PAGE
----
This is the last in a series of guest blogs on armed groups in the Kivus by Judith Verweijen.
Profile of the FRF (Forces Républicaines Fédéralistes)
Until their fragile integration into the FARDC in January 2011, the FRF were a small armed group composed of Banyamulenge (an ethnic Tutsi group of pastoralists), which used to be active in a mountain chain in South Kivu called the High Plateaux. It was led by “General” Venant Bisogo, its President, and “General” Michel Makanika Rukunda, the Chief of Staff. The group’s origins go back to an underground political party founded in 1998 in resistance to the RCD-rebellion. In 2002, it became also a military movement, when it supported Pacifique Masunzu, the present-day commander of the 10th Military Region (South Kivu), in his armed struggle against the RCD and the Rwandan army.
During the ‘transition’, this group started to fall apart in a faction that rallied around Masunzu, who was linked to the Kinshasa government, and a group of dissidents. This division was the result of two factors. Firstly, the ‘transition’ heralded changes in the general distribution of power, which triggered factional and inter-personal conflicts. The losers of such struggles often withheld troops from army integration, a strategy also practiced by the FRF. Secondly, this group of dissidents’ political vision diverged from that of the Masunzu faction. They were against the suppression of the area of Minembwe as an independent territory, an upgrade in status it had received from the RCD- rebel administration. However, this administrative change had been turned back at the start of the ‘transition’, which had signified a relative loss of power for the Banyamulenge.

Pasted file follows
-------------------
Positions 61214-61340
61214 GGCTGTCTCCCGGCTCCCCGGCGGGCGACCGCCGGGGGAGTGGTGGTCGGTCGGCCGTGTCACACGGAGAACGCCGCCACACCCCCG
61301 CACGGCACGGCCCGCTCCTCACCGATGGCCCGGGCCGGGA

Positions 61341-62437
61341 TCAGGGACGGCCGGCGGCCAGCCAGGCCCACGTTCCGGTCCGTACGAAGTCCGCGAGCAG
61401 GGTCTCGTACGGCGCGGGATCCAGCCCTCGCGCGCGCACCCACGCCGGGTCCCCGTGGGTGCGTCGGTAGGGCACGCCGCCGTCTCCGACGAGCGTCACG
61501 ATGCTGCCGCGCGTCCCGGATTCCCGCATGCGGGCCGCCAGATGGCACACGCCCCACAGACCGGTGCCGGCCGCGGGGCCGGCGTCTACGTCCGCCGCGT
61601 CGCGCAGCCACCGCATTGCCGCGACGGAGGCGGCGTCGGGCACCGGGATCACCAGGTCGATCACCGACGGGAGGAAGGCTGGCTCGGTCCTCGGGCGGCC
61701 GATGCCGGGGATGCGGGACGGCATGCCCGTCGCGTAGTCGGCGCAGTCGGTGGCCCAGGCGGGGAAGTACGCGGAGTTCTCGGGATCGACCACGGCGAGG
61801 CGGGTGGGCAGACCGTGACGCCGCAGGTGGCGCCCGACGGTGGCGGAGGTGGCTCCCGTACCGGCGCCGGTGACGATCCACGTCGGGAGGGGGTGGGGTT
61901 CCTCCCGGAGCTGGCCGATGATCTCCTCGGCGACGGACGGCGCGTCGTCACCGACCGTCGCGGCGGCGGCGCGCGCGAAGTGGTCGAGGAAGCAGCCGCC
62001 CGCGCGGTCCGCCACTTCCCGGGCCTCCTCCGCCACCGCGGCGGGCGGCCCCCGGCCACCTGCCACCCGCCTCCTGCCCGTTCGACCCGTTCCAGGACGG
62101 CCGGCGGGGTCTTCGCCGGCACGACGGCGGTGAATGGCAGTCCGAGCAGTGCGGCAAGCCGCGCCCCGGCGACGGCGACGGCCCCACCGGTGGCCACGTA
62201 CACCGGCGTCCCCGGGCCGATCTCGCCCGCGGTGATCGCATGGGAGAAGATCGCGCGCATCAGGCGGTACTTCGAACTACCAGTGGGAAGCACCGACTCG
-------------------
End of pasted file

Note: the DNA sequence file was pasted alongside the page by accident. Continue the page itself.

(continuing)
It was not until January 2007 that the first clashes broke out between the dissidents, now called FRF, and the troops of the Masunzu faction, which consisted of the 112th brigade composed exclusively of Banyamulenge troops who were only nominally integrated in the FARDC. This gave the struggle more the character of a civil war within the Banyamulenge community than that of a conflict between the Government and a rebel group. This was all the more so as the FRF gradually acquired more popular legitimacy. As the result of a negotiated cease-fire in 2007, they were allowed to control the Kamombo and Mibunda areas of the High Plateaux up to 2009. During this period, there was relative security in these zones and the FRF also organized the population to work on the construction of a road. Furthermore, they instituted an elaborate system of mining and market taxes, which enabled them to strengthen their financial position.
In the meanwhile, popular discontent was growing in the area controlled by the opposing faction, the zone around Minembwe. Local authorities there were perceived to indulge in corrupt practices and to do no nothing to advance the development of the isolated High Plateaux, where there is still no road or phone network. The situation worsened with the start of the Kimia II/Amani Leo operations, when new FARDC troops arrived in order to fight the FRF. As they managed to push back the FRF into Bijabo forest, the operations were officially labeled a success. However, they were accompanied by large-scale looting, destruction, torture, intimidation of customary chiefs and religious authorities, and arbitrary arrests of boys and men on the pretext of being FRF combatants. This regime of atrocities reinforced support for the FRF, which now came to play a more pronounced role as a channel for popular discontent with the central government. At the same time, the already unpopular local authorities in Minembwe further lost legitimacy by allying themselves to the Amani Leo troops.